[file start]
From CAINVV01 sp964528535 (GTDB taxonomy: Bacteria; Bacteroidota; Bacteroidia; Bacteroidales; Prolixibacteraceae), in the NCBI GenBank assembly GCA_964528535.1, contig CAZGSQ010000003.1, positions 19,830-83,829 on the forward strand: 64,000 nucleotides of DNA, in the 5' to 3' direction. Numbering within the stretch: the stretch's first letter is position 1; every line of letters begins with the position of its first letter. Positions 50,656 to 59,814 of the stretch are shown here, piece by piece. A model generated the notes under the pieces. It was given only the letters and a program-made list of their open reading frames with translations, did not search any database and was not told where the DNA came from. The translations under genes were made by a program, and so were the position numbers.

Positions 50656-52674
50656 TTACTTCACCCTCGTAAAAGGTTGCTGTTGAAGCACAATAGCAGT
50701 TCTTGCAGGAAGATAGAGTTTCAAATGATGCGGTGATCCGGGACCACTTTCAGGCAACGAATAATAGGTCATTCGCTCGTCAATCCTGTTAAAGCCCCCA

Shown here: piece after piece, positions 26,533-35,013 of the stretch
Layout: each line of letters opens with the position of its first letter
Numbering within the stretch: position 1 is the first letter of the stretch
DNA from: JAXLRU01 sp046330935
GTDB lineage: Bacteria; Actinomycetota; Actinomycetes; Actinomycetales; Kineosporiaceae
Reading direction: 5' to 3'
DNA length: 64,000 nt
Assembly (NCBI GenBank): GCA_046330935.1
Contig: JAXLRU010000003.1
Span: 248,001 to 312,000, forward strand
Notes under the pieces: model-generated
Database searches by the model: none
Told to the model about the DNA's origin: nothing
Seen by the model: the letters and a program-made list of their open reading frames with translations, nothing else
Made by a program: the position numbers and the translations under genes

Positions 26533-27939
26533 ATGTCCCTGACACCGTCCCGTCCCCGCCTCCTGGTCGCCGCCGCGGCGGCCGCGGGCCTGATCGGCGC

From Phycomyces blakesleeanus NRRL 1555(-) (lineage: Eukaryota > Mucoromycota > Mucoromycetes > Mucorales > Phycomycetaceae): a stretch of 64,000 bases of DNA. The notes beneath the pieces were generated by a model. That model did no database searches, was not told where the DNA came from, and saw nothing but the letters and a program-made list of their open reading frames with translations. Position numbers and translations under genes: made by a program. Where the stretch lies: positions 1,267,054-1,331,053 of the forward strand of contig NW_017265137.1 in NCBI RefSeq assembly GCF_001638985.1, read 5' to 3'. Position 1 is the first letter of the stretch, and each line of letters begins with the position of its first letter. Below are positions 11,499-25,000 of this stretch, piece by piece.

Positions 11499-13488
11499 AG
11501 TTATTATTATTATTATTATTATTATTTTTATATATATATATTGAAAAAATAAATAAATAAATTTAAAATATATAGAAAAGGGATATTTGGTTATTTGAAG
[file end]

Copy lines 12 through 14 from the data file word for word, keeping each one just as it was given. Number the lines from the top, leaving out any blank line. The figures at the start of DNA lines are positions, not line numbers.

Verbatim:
Assembly (NCBI GenBank): GCA_046330935.1
Contig: JAXLRU010000003.1
Span: 248,001 to 312,000, forward strand